Andy Fletcher Homebrew
I came across a CW Decoder based on an Arduino Uno implementing the Goertzel algorithm, and have lashed together a prototype which works quite well.
The CW Decoder circuit and code come from Hjalmar, OZ1JHM and are described in his web page A VERY simpel CW decoder EASY BUILD. Thanks Hjalmar!
The Goertzel algorithm does much the same as an FFT but in a more efficient way. It gets its efficiency by only working for various fixed tones rather than a continuous frequency spectrum as in the FFT.
I’ve not modified the circuit in any way as I can fiddle with the controls on my TS590-S transceiver to get the decoder to work. As I write, we’re in horrible HF conditions at the moment with poor propagation. Even so, the decoder has decoded plenty of signals even when drowned in HF mush. The noise reduction on the TS590-S is needed to allow this, and with NR2=20, fast AGC and reasonably keyed morse it does pretty well. I use the 744Hz tone in the algorithm and a bandwidth of 140Hz. This allows me to use a sidetone of 750Hz and a 150Hz filter on the transceiver. The decoding quality starts falling off as the CW speed rises above 30 WPM but it’s still usable. I’m using an LCD of 4 lines of 20 characters which works well.
I instrumented the code to see where it was using up CPU as Hjalmar hints that you can’t reduce the tone bandwidth too far. As reducing the bandwidth is done by iterating more in the algorithm I suspected this was the bottleneck. But it was actually the display to LCD which took much of the time. So I changed the code to use the LiquidCrystalFast library rather than the bog-standard LiquidCrystal library. This almosts halves the time taken to write to the screen. I also changed the ADC registers to speed up reading from the analogue pin, but this had little effect. I also let the code work with an Arduino Due which has a faster CPU than the Arduino Uno. This allows more lee-way in the Goertzel algorithm.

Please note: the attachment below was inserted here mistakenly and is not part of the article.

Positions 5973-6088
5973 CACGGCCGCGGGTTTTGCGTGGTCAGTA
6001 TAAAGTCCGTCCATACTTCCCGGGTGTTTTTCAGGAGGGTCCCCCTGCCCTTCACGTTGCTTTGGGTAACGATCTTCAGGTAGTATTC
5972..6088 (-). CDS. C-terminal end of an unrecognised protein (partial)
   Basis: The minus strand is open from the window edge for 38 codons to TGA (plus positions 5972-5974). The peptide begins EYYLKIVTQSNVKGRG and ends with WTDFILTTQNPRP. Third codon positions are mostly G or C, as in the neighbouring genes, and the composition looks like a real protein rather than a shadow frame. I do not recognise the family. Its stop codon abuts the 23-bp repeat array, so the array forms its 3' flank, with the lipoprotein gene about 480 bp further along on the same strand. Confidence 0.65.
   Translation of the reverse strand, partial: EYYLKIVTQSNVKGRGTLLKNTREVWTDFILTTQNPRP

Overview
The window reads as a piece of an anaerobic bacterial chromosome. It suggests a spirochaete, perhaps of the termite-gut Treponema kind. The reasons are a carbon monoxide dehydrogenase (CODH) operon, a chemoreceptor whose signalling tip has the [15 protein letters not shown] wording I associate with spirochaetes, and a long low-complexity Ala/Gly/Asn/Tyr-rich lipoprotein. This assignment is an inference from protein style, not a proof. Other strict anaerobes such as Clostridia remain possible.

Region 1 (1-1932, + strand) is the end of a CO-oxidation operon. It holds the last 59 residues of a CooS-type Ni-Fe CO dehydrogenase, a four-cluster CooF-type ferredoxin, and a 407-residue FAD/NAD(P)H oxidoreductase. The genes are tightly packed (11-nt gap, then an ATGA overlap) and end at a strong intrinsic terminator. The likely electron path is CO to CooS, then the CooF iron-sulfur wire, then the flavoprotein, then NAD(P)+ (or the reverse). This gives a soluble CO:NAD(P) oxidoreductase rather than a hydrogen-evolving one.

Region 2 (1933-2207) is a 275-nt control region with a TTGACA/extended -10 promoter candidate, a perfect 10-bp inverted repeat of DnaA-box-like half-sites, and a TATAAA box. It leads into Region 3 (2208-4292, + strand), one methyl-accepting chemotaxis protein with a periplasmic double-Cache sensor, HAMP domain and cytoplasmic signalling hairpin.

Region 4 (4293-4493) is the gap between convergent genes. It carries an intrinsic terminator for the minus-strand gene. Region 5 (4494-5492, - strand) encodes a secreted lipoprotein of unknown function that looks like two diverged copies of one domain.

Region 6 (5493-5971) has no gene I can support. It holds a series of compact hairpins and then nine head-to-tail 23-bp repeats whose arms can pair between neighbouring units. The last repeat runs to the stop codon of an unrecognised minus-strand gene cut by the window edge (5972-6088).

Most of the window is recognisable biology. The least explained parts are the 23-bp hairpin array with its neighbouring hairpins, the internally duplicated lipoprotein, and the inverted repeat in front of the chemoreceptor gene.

I also added a LCD tuning aid – you can see this in the photo. The number of
> chars increases with the accuracy of the tuning. I find this more useful than watching the LED blink.
For the completed decoder I changed to an LCD shield. It happens to have buttons on it so I added some configuration using these buttons. At start-up the ‘N’ in the Goertzel algorithm and the expected amplitude of the signal can be changed. This can help if conditions change and signals become very weak or very strong. I set the default ‘N’ to 48 and the default magnitude to 20. The magnitude default suits the ACC2 output of my TS–590. The completed project just has a 3.5mm jack socket hot-glued to the Arduino and connected to the ground and A1 pins.
The code is here and has details of the buttons to press during configuration.